Turkish offensive leads to soaring tensions between Germany’s Turks, Kurds

Turkey’s offensive in northeast Syria targeting Kurdish forces has led to soaring tensions between Germany’s sizeable Turkish and Kurdish communities, Germany’s the Local said on Saturday.

The strained relations have led to shops being trashed, reports of knife attacks, among others, sparking a call for restraint from the country’s integration commissioner Annette Widmann-Mauz, it said. 

Turkey launched its cross-border offensive into northeast Syria on Oct. 9, aiming to clear the region of Kurdish People's Protection Units (YPG), a group Ankara considers "terrorists" linked to the outlawed Kurdistan Workers’ Party (PKK). The PKK is an armed group that has been fighting for self-rule in Turkey for over 30 years.

Hundreds of fighters and civilians have been killed and tens of thousands forced to flee during the offensive, which was paused on Thursday for a five-day ceasefire.

Of Germany’s 3 million population with Turkish nationality, around 1 million are Kurds and the offensive was felt deeply in both communities. 

"The emotions here cannot be viewed in isolation from the political developments in Turkey, which are mirrored in Germany," it quoted Turkish expert Burak Copur as saying.

"The emotions here cannot be viewed in isolation from the political developments in Turkey, which are mirrored in Germany," he added.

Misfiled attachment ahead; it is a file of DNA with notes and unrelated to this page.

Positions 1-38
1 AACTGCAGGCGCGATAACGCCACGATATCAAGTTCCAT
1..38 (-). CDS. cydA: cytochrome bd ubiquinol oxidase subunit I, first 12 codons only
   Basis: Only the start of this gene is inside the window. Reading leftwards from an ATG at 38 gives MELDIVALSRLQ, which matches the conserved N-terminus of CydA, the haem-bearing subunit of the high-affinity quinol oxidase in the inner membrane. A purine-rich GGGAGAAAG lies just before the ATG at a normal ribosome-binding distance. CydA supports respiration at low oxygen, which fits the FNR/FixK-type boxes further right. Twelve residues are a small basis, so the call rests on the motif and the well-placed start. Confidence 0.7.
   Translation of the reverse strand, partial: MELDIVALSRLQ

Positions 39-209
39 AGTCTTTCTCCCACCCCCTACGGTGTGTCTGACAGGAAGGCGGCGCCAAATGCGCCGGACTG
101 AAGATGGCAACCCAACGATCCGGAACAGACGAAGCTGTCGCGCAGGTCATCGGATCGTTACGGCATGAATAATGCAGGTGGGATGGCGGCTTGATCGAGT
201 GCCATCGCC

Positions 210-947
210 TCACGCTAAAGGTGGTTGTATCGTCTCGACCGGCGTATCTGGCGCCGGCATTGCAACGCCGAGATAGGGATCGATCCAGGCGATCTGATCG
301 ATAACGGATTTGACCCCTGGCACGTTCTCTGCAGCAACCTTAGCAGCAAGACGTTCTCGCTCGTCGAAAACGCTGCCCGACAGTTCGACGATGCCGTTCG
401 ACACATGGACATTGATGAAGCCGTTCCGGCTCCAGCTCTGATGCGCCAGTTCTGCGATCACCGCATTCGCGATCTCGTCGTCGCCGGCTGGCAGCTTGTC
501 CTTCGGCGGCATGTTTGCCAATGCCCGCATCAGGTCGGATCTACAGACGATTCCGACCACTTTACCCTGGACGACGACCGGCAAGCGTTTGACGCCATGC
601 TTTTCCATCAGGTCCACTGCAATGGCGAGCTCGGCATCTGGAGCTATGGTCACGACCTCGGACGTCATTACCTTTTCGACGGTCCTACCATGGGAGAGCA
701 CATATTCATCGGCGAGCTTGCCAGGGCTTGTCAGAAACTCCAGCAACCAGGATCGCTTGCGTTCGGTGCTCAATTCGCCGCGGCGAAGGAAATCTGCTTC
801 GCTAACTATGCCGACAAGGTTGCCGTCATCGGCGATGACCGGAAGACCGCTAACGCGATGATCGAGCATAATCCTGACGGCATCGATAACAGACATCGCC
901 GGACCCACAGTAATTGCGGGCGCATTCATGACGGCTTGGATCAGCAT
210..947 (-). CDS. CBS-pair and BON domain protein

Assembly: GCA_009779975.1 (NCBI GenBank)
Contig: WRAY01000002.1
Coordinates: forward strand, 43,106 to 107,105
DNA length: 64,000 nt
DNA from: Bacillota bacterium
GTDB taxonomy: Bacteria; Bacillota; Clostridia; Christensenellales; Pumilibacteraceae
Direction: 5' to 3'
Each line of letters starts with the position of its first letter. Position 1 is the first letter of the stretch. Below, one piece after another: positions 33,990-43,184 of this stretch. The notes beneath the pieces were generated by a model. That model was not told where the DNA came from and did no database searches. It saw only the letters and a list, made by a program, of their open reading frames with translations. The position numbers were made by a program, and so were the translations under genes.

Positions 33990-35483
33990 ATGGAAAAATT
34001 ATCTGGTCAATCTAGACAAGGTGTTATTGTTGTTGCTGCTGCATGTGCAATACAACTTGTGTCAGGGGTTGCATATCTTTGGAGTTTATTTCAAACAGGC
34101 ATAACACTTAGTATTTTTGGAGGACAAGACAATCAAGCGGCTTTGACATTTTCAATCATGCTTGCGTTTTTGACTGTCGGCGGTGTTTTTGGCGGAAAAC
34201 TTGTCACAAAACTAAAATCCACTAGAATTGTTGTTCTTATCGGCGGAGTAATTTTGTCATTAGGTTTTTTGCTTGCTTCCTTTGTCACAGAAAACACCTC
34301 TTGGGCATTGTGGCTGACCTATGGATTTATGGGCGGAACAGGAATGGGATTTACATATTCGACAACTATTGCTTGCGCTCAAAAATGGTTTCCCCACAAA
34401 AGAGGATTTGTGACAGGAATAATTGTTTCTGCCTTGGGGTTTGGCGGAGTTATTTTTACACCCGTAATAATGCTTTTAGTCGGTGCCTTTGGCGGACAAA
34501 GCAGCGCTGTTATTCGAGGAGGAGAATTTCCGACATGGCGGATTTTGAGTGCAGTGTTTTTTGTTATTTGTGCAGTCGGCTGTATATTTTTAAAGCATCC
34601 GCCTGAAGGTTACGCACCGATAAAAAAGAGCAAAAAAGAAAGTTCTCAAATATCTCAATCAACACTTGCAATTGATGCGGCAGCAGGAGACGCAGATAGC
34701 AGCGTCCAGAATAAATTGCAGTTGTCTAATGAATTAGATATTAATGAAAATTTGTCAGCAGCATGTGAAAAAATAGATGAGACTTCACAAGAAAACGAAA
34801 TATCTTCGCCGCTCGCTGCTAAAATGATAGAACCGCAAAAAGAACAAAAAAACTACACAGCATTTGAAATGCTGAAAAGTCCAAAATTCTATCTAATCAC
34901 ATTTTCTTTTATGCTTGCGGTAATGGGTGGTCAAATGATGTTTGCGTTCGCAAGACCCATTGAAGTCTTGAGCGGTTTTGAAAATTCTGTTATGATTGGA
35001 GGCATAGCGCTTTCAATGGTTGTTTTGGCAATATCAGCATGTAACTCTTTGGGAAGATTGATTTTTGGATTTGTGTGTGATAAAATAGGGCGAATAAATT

Tens of thousands of pro-Kurdish demonstrators are set to take to the streets in Cologne on Saturday, with similar plans for protests in other European cities.   

German police remain on high alert to avert any new violence from protests over the Turkish operation following clashes on the sidelines of a demonstration on Monday in the western city of Herne, where five people were injured, the Local said. 

Germany's Kurds, for their part, fear that the Turkish operation could pulverise the foundations they have built in Rojava, the self-proclaimed Kurdish zone in northeast Syria while Turks fear for the security of their country, faced with a Kurdish militia with links to the PKK that control swathes of land in northern Syria. 

"We are sending our soldiers to their deaths to free Syrian children and families, and be it against the terrorists of PKK or IS, Erdoğan is a man of his word and he won't leave until our Syrian Muslim brothers are secure within their borders," the article quoted Mehmet Yavaş, a Turk living in Berlin, as saying. 

"Turks and Kurds, we live, work and sometimes we laugh together there or here in Germany. My colleague is Kurdish and that's fine. But the PKK is something else," he added.

The offensive has permeated Germany’s world of sports, too.

"Five German regional football teams face disciplinary action after their players imitated the military salute performed by the Turkish national team during matches earlier this month,’’  it said.

Kurds are accusing Germany mosques run by one of Germany’s largest Islamic organisations, the Turkish-Islamic Union for Religious Affairs (DITIB), of pushing Ankara's views on the sidelines of prayers, a claim rejected by the organisation.

Some feel like there is no need for the conflict to spill over into Germany. 

"I only go back (to Turkey) once a year... we live well here. So let them sit down at the same table and find a solution, and let us live peacefully in Germany," the article quoted Cezal Vedat, 43, who runs a travel agency specialising in holidays to Turkey, as saying.